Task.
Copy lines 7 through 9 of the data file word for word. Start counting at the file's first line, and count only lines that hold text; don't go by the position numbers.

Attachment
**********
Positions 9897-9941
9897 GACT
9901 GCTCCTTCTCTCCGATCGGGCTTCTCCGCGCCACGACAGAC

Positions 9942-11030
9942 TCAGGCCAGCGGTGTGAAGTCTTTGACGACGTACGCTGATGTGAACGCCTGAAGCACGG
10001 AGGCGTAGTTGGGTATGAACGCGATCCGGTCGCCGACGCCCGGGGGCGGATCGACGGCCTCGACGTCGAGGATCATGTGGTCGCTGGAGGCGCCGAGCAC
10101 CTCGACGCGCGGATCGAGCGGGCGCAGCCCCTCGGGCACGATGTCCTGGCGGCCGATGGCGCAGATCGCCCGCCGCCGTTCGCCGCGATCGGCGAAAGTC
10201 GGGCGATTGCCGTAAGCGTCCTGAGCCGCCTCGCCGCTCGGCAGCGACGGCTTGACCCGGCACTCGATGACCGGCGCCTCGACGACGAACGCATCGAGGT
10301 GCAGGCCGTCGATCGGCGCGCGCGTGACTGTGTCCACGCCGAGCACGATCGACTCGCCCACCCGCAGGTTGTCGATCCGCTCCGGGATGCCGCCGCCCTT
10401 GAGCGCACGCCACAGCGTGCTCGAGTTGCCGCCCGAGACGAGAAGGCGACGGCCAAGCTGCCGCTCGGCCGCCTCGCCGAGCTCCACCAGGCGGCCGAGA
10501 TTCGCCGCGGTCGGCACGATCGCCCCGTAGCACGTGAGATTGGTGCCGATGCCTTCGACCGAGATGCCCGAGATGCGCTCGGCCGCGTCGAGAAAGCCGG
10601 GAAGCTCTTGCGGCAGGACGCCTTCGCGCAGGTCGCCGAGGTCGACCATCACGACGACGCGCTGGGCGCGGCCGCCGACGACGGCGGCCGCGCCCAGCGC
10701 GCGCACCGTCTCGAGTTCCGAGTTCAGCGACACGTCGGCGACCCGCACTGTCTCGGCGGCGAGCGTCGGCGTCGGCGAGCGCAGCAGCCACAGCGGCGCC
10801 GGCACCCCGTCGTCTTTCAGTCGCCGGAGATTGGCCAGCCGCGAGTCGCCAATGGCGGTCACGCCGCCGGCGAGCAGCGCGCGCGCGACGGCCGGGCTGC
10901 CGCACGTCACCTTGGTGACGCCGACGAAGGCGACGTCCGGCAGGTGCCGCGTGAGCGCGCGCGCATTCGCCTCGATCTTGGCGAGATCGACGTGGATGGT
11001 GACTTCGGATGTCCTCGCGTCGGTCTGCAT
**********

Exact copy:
10101 CTCGACGCGCGGATCGAGCGGGCGCAGCCCCTCGGGCACGATGTCCTGGCGGCCGATGGCGCAGATCGCCCGCCGCCGTTCGCCGCGATCGGCGAAAGTC
10201 GGGCGATTGCCGTAAGCGTCCTGAGCCGCCTCGCCGCTCGGCAGCGACGGCTTGACCCGGCACTCGATGACCGGCGCCTCGACGACGAACGCATCGAGGT
10301 GCAGGCCGTCGATCGGCGCGCGCGTGACTGTGTCCACGCCGAGCACGATCGACTCGCCCACCCGCAGGTTGTCGATCCGCTCCGGGATGCCGCCGCCCTT